Teen Librarian Toolbox
Inside Teen Librarian Toolbox

Sunday Reflections: We Need to Talk About the Way We Talk About Library Patrons


Earlier this week, a prominent library figure tweeted a poll asking how long you worked with the public before you wanted to kill someone. That poll has been haunting me for days. In a world in which my teens – and my own flesh and blood children – are being asked multiple times a year to learn what to do in the event of an active shooter and teens are organizing and marching for their lives, I no longer am comfortable with casual threats of physical harm to others, even in jest, to express my frustration with my fellow human beings.

Make no mistake, working with the public is often just as frustrating, challenging, terrifying, and stressful as it is rewarding. I have advocated long and hard to have a couple of patrons permanently banned from the library in the 26 years I have worked in libraries, always for the safety of staff and patrons.

And yes, I have ranted and raved and even made those sarcastic, snide comments about patrons. I’m not going to lie, I’ve done it in the past where I know patrons could hear. And I have done it on social media, more so in the past then I do in current days. Because over time, I have come to understand the impact of my words on patrons that overhear, on my fellow library workers, and on my profession overall. Every word we speak causes a ripple, and no one is left untouched by those currents.

You could go through my Twitter timeline and find numerous examples of me being a snide, sarcastic, frustrated librarian, mother, politically concerned American and even a human being. I hope that you won’t find is me discussing – even in jest – the desire to kill a library patron. I was and continue to be so very disturbed by this language.

As I have mentioned, I have been doing this for 26 years now. Like every library employee, I loathe and detest the months of January through April where patrons will ask me 1 billion times to give them a tax form and help them with their taxes. I get frustrated and dismayed by people trying to game the system, being hostile to patrons, being sexist and misogynistic to staff, etc. Anyone who deals with the public in any capacity has to put up with a lot of genuine crap. I have felt threatened on multiple occasions. I have filed a police report or harassment. I have been sexually harassed, by both patrons and my fellow staff. I have had to call the police and report incidents of child pornography, child abuse, domestic violence and drug deals. It is by no means all sunshine and roses in the library.

I am, in short, 100% familiar with and sympathetic to the very real frustrations, challenges, emotional burden and very real fears that come with working with the public.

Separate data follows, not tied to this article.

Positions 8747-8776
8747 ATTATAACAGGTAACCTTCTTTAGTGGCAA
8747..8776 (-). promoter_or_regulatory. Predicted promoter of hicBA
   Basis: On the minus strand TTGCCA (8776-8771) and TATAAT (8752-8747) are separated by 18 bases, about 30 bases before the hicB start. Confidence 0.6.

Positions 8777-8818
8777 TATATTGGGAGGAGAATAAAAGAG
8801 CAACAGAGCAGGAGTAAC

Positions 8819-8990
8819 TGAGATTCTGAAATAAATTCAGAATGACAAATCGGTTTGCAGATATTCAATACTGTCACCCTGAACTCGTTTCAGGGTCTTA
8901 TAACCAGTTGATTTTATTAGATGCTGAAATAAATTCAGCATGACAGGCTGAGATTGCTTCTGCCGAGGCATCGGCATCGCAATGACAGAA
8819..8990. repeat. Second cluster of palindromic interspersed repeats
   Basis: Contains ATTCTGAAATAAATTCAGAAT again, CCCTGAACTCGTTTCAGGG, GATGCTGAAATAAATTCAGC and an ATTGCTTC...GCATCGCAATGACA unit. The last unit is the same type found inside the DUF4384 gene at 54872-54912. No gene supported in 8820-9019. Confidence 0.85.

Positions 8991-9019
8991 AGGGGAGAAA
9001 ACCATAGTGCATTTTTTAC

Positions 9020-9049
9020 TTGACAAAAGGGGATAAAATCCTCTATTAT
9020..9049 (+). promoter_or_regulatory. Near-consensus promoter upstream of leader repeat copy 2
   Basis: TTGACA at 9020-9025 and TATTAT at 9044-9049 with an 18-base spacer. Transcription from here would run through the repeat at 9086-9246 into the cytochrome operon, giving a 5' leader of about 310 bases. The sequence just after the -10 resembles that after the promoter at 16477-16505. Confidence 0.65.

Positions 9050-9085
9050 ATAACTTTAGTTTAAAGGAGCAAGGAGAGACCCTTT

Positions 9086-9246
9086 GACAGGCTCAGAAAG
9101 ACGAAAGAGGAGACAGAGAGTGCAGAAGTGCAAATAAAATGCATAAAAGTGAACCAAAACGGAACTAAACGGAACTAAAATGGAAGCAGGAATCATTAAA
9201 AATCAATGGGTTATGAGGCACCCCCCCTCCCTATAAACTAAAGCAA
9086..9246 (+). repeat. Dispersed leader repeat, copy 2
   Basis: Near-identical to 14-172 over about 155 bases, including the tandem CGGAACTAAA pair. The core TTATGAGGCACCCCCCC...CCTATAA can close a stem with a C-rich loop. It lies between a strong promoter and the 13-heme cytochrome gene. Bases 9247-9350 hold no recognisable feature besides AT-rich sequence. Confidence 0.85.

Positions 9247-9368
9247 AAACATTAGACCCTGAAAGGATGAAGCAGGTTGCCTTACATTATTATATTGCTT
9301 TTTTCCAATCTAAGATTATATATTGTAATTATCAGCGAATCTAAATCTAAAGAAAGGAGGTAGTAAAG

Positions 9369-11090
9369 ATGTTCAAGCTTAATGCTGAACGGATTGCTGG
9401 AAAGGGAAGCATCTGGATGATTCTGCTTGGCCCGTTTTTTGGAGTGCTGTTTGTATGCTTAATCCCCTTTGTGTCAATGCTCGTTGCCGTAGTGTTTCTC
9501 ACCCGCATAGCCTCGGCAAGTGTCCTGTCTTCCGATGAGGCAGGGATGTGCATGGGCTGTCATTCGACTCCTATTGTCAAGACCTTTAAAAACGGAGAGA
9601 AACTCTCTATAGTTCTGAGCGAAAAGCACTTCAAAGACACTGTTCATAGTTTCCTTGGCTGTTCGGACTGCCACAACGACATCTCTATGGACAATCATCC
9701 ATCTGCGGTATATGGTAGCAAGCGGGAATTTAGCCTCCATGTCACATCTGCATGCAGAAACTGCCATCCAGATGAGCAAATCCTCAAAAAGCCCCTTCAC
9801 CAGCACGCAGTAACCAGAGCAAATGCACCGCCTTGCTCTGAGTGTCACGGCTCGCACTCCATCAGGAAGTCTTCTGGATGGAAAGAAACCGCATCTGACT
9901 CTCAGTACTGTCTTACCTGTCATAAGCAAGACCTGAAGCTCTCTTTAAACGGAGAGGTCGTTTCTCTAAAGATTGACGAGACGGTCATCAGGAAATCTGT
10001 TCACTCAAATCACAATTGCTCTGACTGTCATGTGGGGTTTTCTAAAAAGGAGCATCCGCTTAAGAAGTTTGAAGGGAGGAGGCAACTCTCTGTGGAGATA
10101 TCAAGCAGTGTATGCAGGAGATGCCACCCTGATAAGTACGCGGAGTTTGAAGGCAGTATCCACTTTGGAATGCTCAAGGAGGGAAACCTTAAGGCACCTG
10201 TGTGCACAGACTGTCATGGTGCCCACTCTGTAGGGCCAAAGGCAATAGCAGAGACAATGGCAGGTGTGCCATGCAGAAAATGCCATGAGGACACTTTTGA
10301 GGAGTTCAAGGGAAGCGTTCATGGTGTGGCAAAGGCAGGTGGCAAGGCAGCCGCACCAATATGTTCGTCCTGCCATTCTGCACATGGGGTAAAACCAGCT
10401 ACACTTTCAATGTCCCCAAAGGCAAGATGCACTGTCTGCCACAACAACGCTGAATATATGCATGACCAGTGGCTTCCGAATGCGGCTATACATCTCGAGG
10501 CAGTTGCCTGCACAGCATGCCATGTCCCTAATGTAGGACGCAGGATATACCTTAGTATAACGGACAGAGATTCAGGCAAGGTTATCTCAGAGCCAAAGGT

But maybe publicly discussing wanting to kill library patrons isn’t the answer.

Talking negatively about our patrons publicly, either online or in our libraries, is not the answer.

I’m not saying we shouldn’t vent. There are plenty of times where even rage is necessary. But maybe we shouldn’t do it in public.

So what do we do to deal with the very real feelings we develop while working with the public?

1. Make sure that a staff member can tag out and have a moment if they need to while working in the public. This is harder in smaller libraries or during certain hours, but we need to make sure our systems are set up to protect the emotional health of our staff as much as possible.

2. Do not complain publicly about patrons in public areas of the library. Seriously, please don’t. It benefits no one. You are breaking trust with every patron who overhears you speaking ill of other patrons in public. They will wonder what you say about them, they will be frustrated by the negative environment you are creating, and they may seek out the same services in other locations.

3. Cultivate private channels to discuss your feelings, concerns, and rant and rage. If you use Twitter, for example, you can create a DM group. I have been known to group text my fellow TLTers and let off a good rant about a variety of topics. I’m not saying you don’t have a right to your feelings or to express them, I’m just asking us all to consider the impact to the profession to do so publicly.

Like I said, I have not been and I am still not perfect at this. I, like everyone else, am a work in progress. I’m learning how to better deal with my emotions, how to handle them in healthy ways, and how to protect my library, my patrons, my profession and myself when dealing with them. I hope you will join me on this journey and really consider how we talk about our library patrons.


  1. That this piece even had to be written is a sad commentary on the attitudes of librarians. I have commented often that the default seems to be parents/anyone who questions is the enemy. Thank you for your honesty and helpful advice. One final note: not everyone is cut out for this line of work, and it is okay.

  2. You’ve made me think. I wonder how often I’ve made terrible off-hand comments? I’ll be more careful about the remarks I make. Thanks for pointing this out.

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